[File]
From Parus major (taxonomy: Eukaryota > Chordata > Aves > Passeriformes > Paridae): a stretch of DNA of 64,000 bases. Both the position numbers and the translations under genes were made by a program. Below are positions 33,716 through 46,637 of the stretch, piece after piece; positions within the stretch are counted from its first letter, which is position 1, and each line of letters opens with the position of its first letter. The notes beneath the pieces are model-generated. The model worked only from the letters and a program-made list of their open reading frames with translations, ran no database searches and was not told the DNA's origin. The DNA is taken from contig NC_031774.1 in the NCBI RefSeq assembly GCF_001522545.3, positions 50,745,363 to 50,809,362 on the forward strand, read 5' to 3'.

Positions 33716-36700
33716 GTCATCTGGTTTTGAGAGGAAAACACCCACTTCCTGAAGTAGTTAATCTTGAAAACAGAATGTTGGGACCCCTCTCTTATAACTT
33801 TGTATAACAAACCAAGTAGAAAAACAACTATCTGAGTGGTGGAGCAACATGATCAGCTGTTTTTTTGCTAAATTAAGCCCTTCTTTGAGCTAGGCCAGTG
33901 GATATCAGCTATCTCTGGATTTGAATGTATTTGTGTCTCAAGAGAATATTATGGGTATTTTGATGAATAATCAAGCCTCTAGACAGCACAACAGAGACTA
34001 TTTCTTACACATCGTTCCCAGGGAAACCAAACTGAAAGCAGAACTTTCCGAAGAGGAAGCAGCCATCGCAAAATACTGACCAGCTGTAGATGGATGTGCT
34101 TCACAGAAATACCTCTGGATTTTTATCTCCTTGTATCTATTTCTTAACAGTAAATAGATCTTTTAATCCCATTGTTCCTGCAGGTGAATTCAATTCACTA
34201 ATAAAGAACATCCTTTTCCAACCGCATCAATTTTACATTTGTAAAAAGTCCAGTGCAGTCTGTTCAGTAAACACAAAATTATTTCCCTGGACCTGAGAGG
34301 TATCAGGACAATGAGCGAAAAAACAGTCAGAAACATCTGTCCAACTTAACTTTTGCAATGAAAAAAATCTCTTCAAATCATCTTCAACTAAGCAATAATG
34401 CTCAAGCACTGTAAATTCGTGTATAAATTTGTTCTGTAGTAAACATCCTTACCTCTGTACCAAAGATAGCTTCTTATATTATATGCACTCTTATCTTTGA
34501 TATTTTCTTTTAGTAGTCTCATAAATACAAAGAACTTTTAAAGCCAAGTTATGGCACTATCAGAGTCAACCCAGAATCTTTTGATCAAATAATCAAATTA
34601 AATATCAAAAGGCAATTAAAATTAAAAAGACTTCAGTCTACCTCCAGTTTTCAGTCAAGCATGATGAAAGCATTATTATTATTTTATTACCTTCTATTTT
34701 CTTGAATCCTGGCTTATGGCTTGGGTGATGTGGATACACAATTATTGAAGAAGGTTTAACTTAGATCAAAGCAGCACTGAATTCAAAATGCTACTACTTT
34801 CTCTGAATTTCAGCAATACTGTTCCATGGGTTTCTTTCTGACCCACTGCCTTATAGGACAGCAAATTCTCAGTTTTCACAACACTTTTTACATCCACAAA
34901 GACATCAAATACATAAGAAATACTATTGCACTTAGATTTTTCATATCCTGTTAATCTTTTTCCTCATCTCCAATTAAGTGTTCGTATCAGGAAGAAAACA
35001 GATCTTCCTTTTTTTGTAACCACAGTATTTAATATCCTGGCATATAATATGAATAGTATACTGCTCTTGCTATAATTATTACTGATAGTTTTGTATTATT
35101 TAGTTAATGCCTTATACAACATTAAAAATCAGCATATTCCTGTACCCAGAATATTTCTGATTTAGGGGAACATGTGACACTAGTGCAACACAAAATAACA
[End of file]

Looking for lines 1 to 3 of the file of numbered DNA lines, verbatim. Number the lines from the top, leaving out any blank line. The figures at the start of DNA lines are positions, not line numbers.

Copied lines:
From Parus major (taxonomy: Eukaryota > Chordata > Aves > Passeriformes > Paridae): a stretch of DNA of 64,000 bases. Both the position numbers and the translations under genes were made by a program. Below are positions 33,716 through 46,637 of the stretch, piece after piece; positions within the stretch are counted from its first letter, which is position 1, and each line of letters opens with the position of its first letter. The notes beneath the pieces are model-generated. The model worked only from the letters and a program-made list of their open reading frames with translations, ran no database searches and was not told the DNA's origin. The DNA is taken from contig NC_031774.1 in the NCBI RefSeq assembly GCF_001522545.3, positions 50,745,363 to 50,809,362 on the forward strand, read 5' to 3'.

Positions 33716-36700
33716 GTCATCTGGTTTTGAGAGGAAAACACCCACTTCCTGAAGTAGTTAATCTTGAAAACAGAATGTTGGGACCCCTCTCTTATAACTT